Former President Donald Trump experienced a significant legal setback as a federal appeals court dismissed his attempt to assert presidential immunity in a civil defamation lawsuit filed by former magazine columnist E. Jean Carroll.
The judges ruled that Trump had effectively waived the use of presidential immunity as a defense by not raising it earlier in the legal proceedings. Carroll had accused Trump of defamation during his presidency when he denied her allegations of sexual assault.
Bloomberg reported on Wednesday, December 13, the federal appeals court’s rejection of Trump’s claim of presidential immunity in E. Jean Carroll’s lawsuit.
In a ruling addressing a unique legal question, the appeals court affirmed the lower court’s decision to reject Trump’s motion for summary judgment.
“This case presents a vexing question of first impression: whether presidential immunity is waivable. We answer in the affirmative and further hold that Donald J. Trump (‘Defendant’) waived the defense of presidential immunity by failing to raise it as an affirmative defense in his answer to E. Jean Carroll’s (‘Plaintiff’s’) complaint,” the court declared.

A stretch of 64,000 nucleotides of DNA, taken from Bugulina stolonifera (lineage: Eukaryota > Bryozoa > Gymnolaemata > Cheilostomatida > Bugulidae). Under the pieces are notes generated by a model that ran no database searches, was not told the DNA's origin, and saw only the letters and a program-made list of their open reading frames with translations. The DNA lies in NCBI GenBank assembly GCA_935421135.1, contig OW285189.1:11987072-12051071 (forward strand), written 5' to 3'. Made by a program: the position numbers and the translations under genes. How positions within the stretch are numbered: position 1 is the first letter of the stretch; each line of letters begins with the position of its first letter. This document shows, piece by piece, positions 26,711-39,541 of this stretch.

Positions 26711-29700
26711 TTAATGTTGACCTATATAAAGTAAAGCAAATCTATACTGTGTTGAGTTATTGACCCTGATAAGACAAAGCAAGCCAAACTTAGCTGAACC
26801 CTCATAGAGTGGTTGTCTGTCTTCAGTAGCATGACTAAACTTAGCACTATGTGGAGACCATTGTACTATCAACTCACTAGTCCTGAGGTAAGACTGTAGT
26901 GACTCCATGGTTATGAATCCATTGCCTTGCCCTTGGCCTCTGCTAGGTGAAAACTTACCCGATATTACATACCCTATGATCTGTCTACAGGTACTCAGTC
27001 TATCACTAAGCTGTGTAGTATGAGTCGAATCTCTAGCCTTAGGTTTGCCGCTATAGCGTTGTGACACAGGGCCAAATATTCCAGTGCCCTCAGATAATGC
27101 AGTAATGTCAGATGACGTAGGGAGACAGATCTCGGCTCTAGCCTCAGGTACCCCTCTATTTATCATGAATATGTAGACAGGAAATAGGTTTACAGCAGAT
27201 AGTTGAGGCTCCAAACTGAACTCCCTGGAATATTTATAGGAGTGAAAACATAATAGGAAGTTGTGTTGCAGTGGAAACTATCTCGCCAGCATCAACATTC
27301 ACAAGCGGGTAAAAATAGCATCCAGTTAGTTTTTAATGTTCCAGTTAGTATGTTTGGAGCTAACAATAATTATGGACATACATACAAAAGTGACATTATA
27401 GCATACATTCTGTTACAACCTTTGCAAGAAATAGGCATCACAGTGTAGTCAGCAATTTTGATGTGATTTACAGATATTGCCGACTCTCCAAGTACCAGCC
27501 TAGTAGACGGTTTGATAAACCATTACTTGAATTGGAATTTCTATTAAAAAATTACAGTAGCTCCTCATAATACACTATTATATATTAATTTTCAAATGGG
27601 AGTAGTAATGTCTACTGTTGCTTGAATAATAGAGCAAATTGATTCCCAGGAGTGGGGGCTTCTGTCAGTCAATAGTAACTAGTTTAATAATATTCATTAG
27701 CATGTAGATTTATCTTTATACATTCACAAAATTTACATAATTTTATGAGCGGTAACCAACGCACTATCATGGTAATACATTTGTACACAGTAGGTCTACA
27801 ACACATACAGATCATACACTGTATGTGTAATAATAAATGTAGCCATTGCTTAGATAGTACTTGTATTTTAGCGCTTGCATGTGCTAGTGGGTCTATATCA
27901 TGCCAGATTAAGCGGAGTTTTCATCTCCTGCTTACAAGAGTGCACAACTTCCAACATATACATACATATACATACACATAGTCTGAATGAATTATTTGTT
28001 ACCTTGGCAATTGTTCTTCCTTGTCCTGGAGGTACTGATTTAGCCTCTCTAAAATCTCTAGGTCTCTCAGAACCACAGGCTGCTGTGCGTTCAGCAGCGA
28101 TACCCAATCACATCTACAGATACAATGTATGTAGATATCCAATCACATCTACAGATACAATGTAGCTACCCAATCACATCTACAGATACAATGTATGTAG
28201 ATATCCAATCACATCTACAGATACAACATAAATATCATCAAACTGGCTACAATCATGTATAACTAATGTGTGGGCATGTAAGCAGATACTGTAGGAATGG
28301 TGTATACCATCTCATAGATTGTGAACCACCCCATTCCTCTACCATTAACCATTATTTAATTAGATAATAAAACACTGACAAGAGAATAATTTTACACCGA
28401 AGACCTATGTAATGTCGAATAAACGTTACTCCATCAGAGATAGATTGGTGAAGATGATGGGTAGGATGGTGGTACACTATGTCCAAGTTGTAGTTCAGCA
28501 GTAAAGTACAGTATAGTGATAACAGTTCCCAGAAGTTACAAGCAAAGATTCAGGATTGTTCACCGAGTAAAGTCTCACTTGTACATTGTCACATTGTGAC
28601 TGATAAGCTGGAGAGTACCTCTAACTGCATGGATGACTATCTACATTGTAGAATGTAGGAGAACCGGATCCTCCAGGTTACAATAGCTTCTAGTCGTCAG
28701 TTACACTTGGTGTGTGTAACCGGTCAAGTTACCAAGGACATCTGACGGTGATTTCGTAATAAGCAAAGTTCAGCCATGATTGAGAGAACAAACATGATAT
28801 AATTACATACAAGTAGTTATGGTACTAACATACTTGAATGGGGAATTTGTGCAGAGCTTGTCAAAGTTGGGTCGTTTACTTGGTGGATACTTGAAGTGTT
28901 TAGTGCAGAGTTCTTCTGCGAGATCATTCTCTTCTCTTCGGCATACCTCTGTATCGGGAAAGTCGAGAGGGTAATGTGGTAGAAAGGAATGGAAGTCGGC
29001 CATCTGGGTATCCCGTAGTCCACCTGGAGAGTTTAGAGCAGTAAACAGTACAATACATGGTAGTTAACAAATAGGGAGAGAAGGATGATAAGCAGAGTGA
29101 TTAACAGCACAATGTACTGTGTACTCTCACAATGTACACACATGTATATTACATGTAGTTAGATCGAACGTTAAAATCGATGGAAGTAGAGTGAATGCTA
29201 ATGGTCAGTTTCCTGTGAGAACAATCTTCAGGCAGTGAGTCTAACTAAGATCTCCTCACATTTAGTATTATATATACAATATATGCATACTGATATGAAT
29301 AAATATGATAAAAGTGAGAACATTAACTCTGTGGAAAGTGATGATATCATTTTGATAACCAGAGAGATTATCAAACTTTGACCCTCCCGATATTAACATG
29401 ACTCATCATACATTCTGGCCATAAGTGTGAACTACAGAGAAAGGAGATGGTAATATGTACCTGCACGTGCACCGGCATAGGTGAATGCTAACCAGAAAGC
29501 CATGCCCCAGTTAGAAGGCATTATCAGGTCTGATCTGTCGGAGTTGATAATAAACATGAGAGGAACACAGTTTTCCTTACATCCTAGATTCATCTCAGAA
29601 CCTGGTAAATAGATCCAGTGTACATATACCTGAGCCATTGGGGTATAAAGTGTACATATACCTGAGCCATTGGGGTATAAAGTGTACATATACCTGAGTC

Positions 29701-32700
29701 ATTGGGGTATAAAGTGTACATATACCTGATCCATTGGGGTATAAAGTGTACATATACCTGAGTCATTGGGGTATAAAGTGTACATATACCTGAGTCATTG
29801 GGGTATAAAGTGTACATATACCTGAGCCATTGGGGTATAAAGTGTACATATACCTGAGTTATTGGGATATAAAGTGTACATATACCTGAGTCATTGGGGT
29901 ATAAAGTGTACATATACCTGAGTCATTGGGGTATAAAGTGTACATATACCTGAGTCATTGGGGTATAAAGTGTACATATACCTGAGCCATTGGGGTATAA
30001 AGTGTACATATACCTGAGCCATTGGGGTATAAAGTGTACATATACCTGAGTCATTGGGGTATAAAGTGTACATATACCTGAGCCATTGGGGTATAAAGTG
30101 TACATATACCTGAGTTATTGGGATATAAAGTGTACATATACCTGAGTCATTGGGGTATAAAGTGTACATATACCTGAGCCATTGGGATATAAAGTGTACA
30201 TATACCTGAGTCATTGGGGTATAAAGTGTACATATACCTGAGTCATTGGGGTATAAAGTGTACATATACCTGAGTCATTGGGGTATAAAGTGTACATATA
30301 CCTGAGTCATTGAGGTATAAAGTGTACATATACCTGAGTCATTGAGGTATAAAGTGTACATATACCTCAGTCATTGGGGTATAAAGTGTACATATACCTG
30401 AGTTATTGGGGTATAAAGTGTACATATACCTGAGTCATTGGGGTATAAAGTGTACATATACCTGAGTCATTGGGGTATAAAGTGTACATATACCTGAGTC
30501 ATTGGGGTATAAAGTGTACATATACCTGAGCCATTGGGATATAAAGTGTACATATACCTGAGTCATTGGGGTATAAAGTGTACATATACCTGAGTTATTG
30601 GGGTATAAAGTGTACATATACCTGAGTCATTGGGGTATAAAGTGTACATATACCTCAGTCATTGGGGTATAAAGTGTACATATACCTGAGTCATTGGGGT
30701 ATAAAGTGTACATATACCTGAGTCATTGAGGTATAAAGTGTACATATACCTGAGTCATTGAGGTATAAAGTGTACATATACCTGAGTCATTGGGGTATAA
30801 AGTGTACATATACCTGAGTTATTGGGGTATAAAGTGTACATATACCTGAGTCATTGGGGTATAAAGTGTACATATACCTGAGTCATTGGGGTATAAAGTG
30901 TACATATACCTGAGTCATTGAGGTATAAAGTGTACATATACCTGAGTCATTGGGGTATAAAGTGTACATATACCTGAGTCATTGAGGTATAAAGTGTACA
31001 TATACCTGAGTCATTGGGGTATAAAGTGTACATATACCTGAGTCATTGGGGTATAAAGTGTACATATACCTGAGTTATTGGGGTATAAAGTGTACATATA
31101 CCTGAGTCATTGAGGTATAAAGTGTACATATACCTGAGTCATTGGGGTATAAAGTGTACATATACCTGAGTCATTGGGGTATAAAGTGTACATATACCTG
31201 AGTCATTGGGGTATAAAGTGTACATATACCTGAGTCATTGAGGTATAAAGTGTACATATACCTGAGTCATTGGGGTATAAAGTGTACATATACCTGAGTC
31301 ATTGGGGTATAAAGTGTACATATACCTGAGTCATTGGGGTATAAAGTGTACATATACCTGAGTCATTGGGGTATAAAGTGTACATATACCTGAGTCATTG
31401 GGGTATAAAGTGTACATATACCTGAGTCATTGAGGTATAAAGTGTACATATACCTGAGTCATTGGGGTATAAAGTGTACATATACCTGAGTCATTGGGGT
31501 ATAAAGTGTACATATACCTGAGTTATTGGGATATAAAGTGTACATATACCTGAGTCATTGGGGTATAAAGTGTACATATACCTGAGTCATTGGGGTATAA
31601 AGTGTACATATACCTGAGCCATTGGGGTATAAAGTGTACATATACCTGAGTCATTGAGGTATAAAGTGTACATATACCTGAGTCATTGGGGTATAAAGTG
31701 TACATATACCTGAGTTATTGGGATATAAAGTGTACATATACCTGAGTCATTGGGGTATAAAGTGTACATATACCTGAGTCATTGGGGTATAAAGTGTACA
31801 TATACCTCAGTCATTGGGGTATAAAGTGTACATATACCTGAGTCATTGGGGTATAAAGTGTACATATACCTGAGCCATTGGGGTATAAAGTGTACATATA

As the case is scheduled to proceed to trial in January, Carroll’s attorney, Robbie Kaplan, expressed satisfaction with the Second Circuit’s decision.
“We are pleased that the Second Circuit affirmed Judge Kaplan’s rulings, and that we can now move forward with the trial next month on January 16,” Kaplan remarked.
Conversely, Alina Habba, an attorney for Trump, criticized the ruling, stating, “The Second Circuit’s ruling is fundamentally flawed, and we will seek immediate review from the Supreme Court.”
This legal battle is not unfamiliar terrain for Carroll and Trump. In 2022, Carroll separately sued Trump for sexual assault and defamation under the Adult Survivors Act, concerning statements made after he left office.
The trial concluded with a jury finding Trump liable and awarding Carroll $5 million in damages. The original lawsuit, initiated in 2019, revolves around similar statements Trump made while president in that same year.
This case, now focused on damages, is also slated to go to trial in January. As the legal proceedings unfold, the intricacies of presidential immunity, its waiver, and the broader implications for high-profile figures embroiled in such controversies continue to captivate legal observers and the public alike.
The impending trial in January holds the promise of shedding further light on this complex legal saga.